Together with the American Academy of Dermatology and the College of American Pathologists, the American Society of Dermatopathology has developed guidelines for the appropriate use criteria (AUC) for 12 tests used in dermatopathology, covering 211 clinical scenarios. The guidelines were published in the Journal of the American Academy of Dermatology.
The investigators used RAND Corporation (Santa Monica, California)/University of California, Los Angeles (RAND/UCLA), appropriateness methodology, which combines evidence-based medicine, clinical experience, and expert judgment to create AUC in dermatopathology.
The 12 dermatopathology ancillary studies that underwent the AUC process included 3 topics in the lymphoproliferative group, 3 topics in the melanocytic group, 4 additional topics (human papillomavirus in situ hybridization, human papillomavirus immunohistochemistry, mismatch repair protein immunohistochemistry 4 antibody panel, and mismatch repair immunohistochemistry 2 antibody panel [screening for Muir-Torre syndrome]), and 2 soft tissue topics.
Ultimately, AUC were developed for 211 clinical scenarios. Consensus was achieved for 89% (188 of 211) of the clinical scenarios, with 44% (93 of 211) of these considered to be “usually appropriate,” 25% (52 of 211) deemed “rarely appropriate,” and 20% (43 of 211) deemed of “uncertain appropriateness.”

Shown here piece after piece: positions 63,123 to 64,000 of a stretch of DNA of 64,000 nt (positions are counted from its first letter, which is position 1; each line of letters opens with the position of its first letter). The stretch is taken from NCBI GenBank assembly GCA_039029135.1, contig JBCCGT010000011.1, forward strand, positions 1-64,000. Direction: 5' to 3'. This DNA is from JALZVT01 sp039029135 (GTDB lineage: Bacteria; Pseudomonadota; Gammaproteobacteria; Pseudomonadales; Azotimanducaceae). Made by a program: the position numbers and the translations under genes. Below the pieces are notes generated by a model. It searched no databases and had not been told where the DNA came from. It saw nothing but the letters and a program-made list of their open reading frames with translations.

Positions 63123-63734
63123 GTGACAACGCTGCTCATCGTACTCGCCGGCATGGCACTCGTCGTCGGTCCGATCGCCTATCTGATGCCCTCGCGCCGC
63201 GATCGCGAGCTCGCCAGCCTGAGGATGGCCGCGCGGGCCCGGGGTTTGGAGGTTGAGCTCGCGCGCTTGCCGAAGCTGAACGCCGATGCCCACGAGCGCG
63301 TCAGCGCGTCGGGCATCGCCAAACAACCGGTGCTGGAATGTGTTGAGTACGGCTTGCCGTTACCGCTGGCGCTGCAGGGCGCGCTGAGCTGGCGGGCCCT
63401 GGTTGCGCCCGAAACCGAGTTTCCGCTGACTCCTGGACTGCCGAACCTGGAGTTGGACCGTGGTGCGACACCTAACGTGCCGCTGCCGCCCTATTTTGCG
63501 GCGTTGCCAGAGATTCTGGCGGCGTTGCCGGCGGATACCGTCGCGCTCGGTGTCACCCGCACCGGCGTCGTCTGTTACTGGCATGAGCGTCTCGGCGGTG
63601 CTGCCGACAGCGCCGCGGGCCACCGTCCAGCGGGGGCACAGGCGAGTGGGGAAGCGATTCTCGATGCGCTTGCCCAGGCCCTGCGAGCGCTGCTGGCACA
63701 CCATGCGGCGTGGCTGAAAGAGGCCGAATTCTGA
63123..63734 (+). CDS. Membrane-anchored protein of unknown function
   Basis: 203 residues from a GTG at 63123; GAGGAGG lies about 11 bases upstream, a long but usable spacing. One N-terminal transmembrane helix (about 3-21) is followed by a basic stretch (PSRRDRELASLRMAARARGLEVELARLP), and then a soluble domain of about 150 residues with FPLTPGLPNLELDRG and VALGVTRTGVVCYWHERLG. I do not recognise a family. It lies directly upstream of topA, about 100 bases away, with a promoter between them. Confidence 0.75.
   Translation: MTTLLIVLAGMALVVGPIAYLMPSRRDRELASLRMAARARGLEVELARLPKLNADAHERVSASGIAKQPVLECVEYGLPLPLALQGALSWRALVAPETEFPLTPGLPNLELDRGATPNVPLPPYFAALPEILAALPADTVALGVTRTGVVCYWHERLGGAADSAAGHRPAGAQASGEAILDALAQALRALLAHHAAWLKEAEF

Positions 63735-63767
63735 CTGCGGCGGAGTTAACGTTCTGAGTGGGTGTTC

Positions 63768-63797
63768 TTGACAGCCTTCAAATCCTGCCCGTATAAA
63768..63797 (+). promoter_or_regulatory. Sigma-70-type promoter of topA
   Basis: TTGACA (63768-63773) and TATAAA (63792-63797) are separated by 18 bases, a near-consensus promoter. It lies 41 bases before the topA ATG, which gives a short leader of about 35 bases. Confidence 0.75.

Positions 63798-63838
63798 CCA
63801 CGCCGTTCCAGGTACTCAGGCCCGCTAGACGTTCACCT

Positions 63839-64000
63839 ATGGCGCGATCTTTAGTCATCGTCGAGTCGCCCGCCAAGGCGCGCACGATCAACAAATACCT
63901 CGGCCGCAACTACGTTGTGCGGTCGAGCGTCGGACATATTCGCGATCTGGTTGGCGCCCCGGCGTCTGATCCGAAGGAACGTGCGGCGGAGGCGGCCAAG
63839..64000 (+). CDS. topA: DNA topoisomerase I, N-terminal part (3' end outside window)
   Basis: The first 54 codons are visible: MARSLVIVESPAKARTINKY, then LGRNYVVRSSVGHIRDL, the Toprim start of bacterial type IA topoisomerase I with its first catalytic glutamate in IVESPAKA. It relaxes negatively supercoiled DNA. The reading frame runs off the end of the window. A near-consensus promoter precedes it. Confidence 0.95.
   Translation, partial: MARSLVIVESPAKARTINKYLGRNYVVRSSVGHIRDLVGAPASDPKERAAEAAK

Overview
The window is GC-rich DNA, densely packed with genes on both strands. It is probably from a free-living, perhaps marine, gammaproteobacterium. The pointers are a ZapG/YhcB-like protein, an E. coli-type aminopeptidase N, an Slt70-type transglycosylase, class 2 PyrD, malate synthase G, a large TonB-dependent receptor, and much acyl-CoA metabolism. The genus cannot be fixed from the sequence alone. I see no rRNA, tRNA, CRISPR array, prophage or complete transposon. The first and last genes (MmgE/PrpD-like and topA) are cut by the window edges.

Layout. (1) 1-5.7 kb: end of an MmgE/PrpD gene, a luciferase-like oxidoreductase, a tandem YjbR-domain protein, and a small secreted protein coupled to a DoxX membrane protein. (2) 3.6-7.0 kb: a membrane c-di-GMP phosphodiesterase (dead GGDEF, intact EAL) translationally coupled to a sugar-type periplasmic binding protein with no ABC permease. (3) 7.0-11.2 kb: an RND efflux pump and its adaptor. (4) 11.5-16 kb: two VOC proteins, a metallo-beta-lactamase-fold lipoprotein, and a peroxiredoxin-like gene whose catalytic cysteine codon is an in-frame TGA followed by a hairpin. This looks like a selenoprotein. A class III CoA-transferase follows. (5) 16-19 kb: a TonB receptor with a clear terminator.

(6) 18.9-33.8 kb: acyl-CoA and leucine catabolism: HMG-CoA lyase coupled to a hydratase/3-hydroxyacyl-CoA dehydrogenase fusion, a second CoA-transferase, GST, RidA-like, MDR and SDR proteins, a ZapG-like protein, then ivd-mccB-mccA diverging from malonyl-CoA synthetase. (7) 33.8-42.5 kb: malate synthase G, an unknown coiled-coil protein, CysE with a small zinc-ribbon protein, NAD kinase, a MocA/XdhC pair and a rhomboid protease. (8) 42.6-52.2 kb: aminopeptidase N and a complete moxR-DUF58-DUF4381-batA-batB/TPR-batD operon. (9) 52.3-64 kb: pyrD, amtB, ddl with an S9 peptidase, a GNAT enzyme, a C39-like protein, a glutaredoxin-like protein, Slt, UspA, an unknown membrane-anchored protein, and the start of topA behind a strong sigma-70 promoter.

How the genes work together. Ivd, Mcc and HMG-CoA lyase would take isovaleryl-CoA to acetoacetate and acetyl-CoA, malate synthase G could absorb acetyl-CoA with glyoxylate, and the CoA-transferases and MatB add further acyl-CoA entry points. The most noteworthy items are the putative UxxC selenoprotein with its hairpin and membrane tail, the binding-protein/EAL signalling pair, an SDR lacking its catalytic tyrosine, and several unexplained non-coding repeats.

The investigators concluded that the methodology used in this analysis should focus on appropriateness, rather than involving a comparison between tests and regardless of cost. They believe that the ultimate decision regarding when to order specific tests should be the responsibility of the physician, with the anticipated benefits exceeding the negative consequences.
Bearing in mind that the recommendations outlined in this analysis may change with emerging evidence, the authors recommended that scenarios deemed of “uncertain appropriateness” be prioritized for further research.
Vidal CI, Armbrect EA, Andea AA, B, et al. Appropriate use criteria in dermatopathology: initial recommendations from the American Society of Dermatopathology [published online April 21, 2018]. J Am Acad Dermatol. doi: 10.1016/j.jaad.2018.04.033